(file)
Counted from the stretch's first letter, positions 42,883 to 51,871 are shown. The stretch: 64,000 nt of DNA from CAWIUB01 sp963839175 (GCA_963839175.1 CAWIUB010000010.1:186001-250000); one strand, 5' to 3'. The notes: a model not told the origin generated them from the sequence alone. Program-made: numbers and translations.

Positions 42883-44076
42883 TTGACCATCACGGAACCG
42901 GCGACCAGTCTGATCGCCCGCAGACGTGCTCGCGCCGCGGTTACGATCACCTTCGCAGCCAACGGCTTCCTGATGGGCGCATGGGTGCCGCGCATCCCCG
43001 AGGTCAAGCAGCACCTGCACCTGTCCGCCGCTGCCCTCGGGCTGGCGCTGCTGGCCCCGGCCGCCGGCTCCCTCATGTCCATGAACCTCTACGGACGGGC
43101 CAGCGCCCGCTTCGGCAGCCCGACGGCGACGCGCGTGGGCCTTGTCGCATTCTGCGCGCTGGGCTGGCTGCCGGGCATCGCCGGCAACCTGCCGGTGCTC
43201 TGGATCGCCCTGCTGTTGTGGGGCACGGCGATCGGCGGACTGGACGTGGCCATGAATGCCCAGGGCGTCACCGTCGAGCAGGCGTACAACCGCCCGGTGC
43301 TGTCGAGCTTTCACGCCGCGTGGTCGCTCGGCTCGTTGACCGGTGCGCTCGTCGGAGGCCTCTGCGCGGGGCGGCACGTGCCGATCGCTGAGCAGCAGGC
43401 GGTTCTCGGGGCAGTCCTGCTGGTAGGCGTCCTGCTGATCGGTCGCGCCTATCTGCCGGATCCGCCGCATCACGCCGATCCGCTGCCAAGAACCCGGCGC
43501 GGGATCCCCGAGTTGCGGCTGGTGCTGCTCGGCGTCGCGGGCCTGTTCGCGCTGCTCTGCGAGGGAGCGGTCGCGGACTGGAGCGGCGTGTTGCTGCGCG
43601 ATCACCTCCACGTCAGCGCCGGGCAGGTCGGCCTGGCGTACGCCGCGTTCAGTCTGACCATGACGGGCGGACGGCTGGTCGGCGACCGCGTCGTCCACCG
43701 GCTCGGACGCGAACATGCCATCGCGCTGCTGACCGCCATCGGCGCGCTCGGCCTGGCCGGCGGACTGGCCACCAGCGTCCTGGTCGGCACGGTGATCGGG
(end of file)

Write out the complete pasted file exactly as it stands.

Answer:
Counted from the stretch's first letter, positions 42,883 to 51,871 are shown. The stretch: 64,000 nt of DNA from CAWIUB01 sp963839175 (GCA_963839175.1 CAWIUB010000010.1:186001-250000); one strand, 5' to 3'. The notes: a model not told the origin generated them from the sequence alone. Program-made: numbers and translations.

Positions 42883-44076
42883 TTGACCATCACGGAACCG
42901 GCGACCAGTCTGATCGCCCGCAGACGTGCTCGCGCCGCGGTTACGATCACCTTCGCAGCCAACGGCTTCCTGATGGGCGCATGGGTGCCGCGCATCCCCG
43001 AGGTCAAGCAGCACCTGCACCTGTCCGCCGCTGCCCTCGGGCTGGCGCTGCTGGCCCCGGCCGCCGGCTCCCTCATGTCCATGAACCTCTACGGACGGGC
43101 CAGCGCCCGCTTCGGCAGCCCGACGGCGACGCGCGTGGGCCTTGTCGCATTCTGCGCGCTGGGCTGGCTGCCGGGCATCGCCGGCAACCTGCCGGTGCTC
43201 TGGATCGCCCTGCTGTTGTGGGGCACGGCGATCGGCGGACTGGACGTGGCCATGAATGCCCAGGGCGTCACCGTCGAGCAGGCGTACAACCGCCCGGTGC
43301 TGTCGAGCTTTCACGCCGCGTGGTCGCTCGGCTCGTTGACCGGTGCGCTCGTCGGAGGCCTCTGCGCGGGGCGGCACGTGCCGATCGCTGAGCAGCAGGC
43401 GGTTCTCGGGGCAGTCCTGCTGGTAGGCGTCCTGCTGATCGGTCGCGCCTATCTGCCGGATCCGCCGCATCACGCCGATCCGCTGCCAAGAACCCGGCGC
43501 GGGATCCCCGAGTTGCGGCTGGTGCTGCTCGGCGTCGCGGGCCTGTTCGCGCTGCTCTGCGAGGGAGCGGTCGCGGACTGGAGCGGCGTGTTGCTGCGCG
43601 ATCACCTCCACGTCAGCGCCGGGCAGGTCGGCCTGGCGTACGCCGCGTTCAGTCTGACCATGACGGGCGGACGGCTGGTCGGCGACCGCGTCGTCCACCG
43701 GCTCGGACGCGAACATGCCATCGCGCTGCTGACCGCCATCGGCGCGCTCGGCCTGGCCGGCGGACTGGCCACCAGCGTCCTGGTCGGCACGGTGATCGGG